The 1999 video of Christine O'Donnell isn't terribly damaging. It's weird and kind of off-putting, but not so bad by itself. Her ad in response to the allegation that, I gather from her response, ran 'she's a witch', in which she flatly denies the witch thing elevates the 'controversy' to a new level. Not only does it grant credence to the idea that maybe she really is a witch and is playing some quick defense, but there's nothing quite as un-senatorial as putting up an ad on TV that starts out with "I'm a Witch". Beyond that, in the youtube era, she looks a lot stupider than she really needs to because there are people with computers and an hour of time on their hands who just enjoy making people look stupid.

Of course, no one really cares about these little things except for political junkies. That is, until you put up an ad on tv that just begs people to search youtube for "O'Donnell Witch", which won't end well for her.

Pocket Veto In the House (Well, the White House)

President Obama today announced that he would not sign HR 3808, the bill which passed Congres last week touching on mortgage and foreclosure issues. The current text of the bill removes a company's liability in certain situations when they mishandle mortgage papers. It would excuse bank slip-ups in the notarization processes. The recent revelations that large banks systematically made these mistakes which summarily led to foreclosure proceedings made the White House rethink the bill, which otherwise has many important consumer protections.

This brings me back to one of the more frustrating days I ever had in high school, to a U.S. history class in which my teacher tried again and again to explain "the pocket veto." As I'm sure he wish he had done that day, let's start with the text of Article I Section 7, which describes how a bill becomes a law:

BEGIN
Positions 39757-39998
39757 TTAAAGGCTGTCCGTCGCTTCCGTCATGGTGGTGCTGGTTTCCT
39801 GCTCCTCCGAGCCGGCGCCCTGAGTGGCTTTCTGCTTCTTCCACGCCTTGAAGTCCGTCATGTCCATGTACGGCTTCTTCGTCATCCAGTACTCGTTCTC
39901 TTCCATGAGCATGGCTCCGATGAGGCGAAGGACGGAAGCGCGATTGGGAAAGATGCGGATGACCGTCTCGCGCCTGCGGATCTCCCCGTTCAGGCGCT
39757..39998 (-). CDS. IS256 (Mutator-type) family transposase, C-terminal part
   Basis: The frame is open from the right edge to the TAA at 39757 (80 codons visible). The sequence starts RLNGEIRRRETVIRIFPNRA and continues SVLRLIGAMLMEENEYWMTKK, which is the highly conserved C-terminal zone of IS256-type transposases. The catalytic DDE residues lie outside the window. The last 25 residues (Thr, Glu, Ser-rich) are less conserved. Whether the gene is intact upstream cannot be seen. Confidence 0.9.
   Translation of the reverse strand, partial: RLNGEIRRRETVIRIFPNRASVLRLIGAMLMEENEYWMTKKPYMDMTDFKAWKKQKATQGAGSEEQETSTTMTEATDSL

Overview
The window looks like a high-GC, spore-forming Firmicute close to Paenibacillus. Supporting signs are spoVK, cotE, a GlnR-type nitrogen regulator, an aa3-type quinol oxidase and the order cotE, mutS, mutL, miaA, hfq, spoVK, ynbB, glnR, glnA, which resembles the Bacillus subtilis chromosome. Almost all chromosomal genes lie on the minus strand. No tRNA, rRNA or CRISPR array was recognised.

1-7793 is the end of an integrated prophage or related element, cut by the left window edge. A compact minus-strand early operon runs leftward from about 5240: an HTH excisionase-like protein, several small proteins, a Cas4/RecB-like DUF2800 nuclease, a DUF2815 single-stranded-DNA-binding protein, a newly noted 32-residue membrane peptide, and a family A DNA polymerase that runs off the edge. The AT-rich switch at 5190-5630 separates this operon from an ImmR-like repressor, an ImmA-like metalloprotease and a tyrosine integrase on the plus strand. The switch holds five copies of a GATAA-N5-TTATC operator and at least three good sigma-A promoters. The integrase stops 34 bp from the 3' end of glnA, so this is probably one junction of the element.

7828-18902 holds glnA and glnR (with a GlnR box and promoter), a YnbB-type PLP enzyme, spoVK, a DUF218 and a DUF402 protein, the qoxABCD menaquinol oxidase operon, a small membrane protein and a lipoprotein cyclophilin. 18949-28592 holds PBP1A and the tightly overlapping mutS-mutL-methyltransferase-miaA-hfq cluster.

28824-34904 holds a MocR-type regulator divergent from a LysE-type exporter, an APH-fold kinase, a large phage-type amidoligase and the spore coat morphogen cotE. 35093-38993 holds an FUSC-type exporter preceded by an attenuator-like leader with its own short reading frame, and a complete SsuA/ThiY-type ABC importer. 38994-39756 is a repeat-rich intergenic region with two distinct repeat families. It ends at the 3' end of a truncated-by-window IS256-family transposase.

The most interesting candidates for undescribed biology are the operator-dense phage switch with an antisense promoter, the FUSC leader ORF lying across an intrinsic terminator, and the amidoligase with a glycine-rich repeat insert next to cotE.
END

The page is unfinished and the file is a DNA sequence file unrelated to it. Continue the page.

Every Bill which shall have passed the House of Representatives and the Senate, shall, before it become a Law, be presented to the President of the United States; If he approve he shall sign it, but if not he shall return it, with his Objections to that House in which it shall have originated, who shall enter the Objections at large on their Journal, and proceed to reconsider it.
Pretty standard stuff so far. Majorities of both houses of congress pass a bill, which goes to the president, who can either sign it into law or veto it. We'll skip over the veto override process text (which requires two thirds of both houses) and skip to the relevant clause:
If any Bill shall not be returned by the President within ten Days (Sundays excepted) after it shall have been presented to him, the Same shall be a Law, in like Manner as if he had signed it, unless the Congress by their Adjournment prevent its Return, in which Case it shall not be a Law.
A President does not have to sign a bill for it to become law. He may hold on to it for ten days, and if the Congress is in session, the bill becomes law. Presidents may do this to avoid putting their signature on a bill that they disapprove of, but are afraid that they will get overridden.

The live constitutional debate about the pocket veto is the meaning of 'Adjournment', with executives claiming recently that the pocket veto may be an option while Congress is technically in session, but is away on vacation. The temptation to use a pocket veto when a normal one would do is that the Constitution does not specifically lay out how such a mid-session adjournment pocket veto could be overridden. But that's a discussion for another time, as this pocket veto occurred well within all meanings of Adjournment: the 111th Congress will not meet again.

9th Circuit Accepts Foreign Friends

The Ninth Circuit Court of Appeals on Monday announced that it would consider amici briefs filed by foreign governments related to Arizona's SB-1070. Politico reports that Arizona Governor Jan Brewer attacks the court for forfeiting American sovereignty.
“As do many citizens, I find it incredibly offensive that these foreign governments are using our court system to meddle in a domestic legal dispute and to oppose the rule of law,” the Republican governor said in a statement shortly after the state’s motion was filed Tuesday evening.

“What’s even more offensive is that this effort has been supported by the U.S. Department of Justice. American sovereignty begins in the U.S. Constitution and at the border,” she added. “I am confident the 9th Circuit will do the right thing and recognize foreign interference in U.S. legal proceedings and allow the State of Arizona to respond to their brief.”